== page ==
The Place Of Expression In Development





Nor are we to think that cultivation of expression results in better

power of expression alone, or that lack of cultivation results only in

decreased power of expression.



INTELLECTUAL VALUE OF EXPRESSION.--There is a distinct mental value in

expression. An idea always assumes new clearness and wider relations

when it is expressed. Michael Angelo, making his plans for the great

cathedral, found his first concept of the structure expanding and

growing more beautiful as he developed his plans. The sculptor,

beginning to model the statue after the image which he has in his mind,

finds the image growing and becoming more expressive and beautiful as

the clay is molded and formed. The writer finds the scope and worth of

his book growing as he proceeds with the writing. The student, beginning

doubtfully on his construction in geometry, finds the truth growing

clearer as he proceeds. The child with a dim and hazy notion of the

meaning of the story in history or literature discovers that the meaning

grows clear as he himself works out its expression in speech, in the

handicrafts, or in dramatic representation.



So we may apply the test to any realm of thought whatever, and the law

holds good: It is not in its apprehension, but in its expression, that

a truth finally becomes assimilated to our body of usable knowledge.

And this means that in all training of the body through its motor

expression we are to remember that the mind must be behind the act; that

the intellect must guide the hand; that the object is not to make

skillful fingers alone, but to develop clear and intelligent thought as

well.



MORAL VALUE OF EXPRESSION.--Expression also has a distinct moral value.

There are many more people of good intentions than of moral character in

the world. The rugged proverb tells us that the road to hell is paved

with good intentions. And how easy it is to form good resolutions. Who

of us has not, after some moral struggle, said, I will break the bonds

of this habit: I will enter upon that heroic line of action! and then,

satisfied for the time with having made the resolution, continued in the

old path, until we were surprised later to find that we had never got

beyond the resolution.



It is not in the moment of the resolve but in the moment when the

resolve is carried out in action that the moral value inheres. To take a

stand on a question of right and wrong means more than to show one's

allegiance to the right--it clears one's own moral vision and gives him

command of himself. Expression is, finally, the only true test for our

morality. Lacking moral expression, we may stand in the class of those

who are merely good, but we can never enter the class of those who are

good for something. One cannot but wonder what would happen if all the

people in the world who are morally right should give expression to

their moral sentiments, not in words alone, but in deeds. Surely the

millennium would speedily come, not only among the nations, but in the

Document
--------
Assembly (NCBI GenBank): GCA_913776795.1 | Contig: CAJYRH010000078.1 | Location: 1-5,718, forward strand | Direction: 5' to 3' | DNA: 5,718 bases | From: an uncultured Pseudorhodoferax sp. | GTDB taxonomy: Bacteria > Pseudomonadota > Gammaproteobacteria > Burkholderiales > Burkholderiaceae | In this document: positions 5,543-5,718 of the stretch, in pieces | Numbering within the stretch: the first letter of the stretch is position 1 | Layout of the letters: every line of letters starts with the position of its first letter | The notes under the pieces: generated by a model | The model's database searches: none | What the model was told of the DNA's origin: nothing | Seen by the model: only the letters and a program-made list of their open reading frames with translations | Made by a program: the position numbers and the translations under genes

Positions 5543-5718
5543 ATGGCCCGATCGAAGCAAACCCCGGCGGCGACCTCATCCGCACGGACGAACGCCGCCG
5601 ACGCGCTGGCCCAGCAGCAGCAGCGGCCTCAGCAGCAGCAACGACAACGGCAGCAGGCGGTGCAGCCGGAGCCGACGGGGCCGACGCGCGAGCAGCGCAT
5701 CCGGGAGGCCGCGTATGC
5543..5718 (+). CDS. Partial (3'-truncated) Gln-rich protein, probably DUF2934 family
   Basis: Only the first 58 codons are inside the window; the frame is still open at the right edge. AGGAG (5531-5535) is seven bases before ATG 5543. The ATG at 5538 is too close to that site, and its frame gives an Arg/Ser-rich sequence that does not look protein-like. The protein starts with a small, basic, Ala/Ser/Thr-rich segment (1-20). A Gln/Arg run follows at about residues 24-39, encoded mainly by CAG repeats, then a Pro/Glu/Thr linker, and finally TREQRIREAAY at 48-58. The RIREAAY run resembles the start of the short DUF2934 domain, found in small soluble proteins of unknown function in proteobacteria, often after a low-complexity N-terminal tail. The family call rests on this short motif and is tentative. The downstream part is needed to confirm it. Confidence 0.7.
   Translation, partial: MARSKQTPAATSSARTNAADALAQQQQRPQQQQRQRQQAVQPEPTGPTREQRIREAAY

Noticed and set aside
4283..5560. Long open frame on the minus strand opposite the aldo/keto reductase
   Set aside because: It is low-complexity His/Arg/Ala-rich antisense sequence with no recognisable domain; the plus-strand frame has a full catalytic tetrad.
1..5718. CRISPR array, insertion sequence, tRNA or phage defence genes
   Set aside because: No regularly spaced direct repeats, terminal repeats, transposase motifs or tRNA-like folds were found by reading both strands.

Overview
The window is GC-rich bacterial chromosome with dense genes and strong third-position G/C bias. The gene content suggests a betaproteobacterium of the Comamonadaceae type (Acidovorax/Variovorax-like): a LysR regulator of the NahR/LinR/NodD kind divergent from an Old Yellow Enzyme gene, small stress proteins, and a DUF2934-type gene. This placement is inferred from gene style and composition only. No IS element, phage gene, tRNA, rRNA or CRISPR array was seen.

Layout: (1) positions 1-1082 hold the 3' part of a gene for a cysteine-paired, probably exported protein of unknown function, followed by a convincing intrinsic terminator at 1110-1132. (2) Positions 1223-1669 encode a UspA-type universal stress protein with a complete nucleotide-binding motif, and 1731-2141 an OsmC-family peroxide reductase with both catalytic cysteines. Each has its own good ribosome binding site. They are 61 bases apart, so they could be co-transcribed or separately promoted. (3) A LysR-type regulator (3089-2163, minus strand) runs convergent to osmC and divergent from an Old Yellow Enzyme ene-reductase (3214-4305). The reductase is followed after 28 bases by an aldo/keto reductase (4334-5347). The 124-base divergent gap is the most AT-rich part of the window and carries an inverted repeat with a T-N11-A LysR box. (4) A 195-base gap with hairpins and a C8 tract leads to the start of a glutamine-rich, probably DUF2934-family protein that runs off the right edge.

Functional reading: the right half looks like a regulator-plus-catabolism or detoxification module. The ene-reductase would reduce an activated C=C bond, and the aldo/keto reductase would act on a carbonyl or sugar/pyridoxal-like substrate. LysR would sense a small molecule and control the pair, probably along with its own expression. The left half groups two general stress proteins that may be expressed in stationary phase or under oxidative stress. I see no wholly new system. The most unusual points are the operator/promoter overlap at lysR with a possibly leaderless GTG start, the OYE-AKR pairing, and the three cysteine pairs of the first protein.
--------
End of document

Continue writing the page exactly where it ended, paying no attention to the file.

lives of men.



RELIGIOUS VALUE OF EXPRESSION.--True religious experience demands

expression. The older conception of a religious life was to escape from

the world and live a life of communion and contemplation in some

secluded spot, ignoring the world thirsting without. Later religious

teaching, however, recognized the fact that religion cannot consist in

drinking in blessings alone, no matter how ecstatic the feeling which

may accompany the process; that it is not the receiving, but this along

with the giving that enriches the life. To give the cup of cold water,

to visit the widow and the fatherless, to comfort and help the needy and

forlorn--this is not only scriptural but it is psychological. Only as

religious feeling goes out into religious expression, can we have a

normal religious experience.



SOCIAL VALUE OF EXPRESSION.--The criterion of an education once was, how

much does he know? The world did not expect an educated man to do

anything; he was to be put on a pedestal and admired from a distance.

But this criterion is now obsolete. Society cares little how much we

know if it does not enable us to do. People no longer admire mere

knowledge, but insist that the man of education shall put his shoulder

to the wheel and lend a hand wherever help is needed. Education is no

longer to set men apart from their fellows, but to make them more

efficient comrades and helpers in the world's work. Not the man who

knows chemistry and botany, but he who can use this knowledge to make

two blades of grass grow where but one grew before, is the true

benefactor of his race. In short, the world demands services returned

for opportunities afforded; it expects social expression to result from

education.



And this is also best for the individual, for only through social

service can we attain to a full realization of the social values in our

environment. Only thus can we enter fully into the social heritage of

the ages which we receive from books and institutions; only thus can we

come into the truest and best relations with humanity in a common

brotherhood; only thus can we live the broader and more significant

life, and come to realize the largest possible social self.





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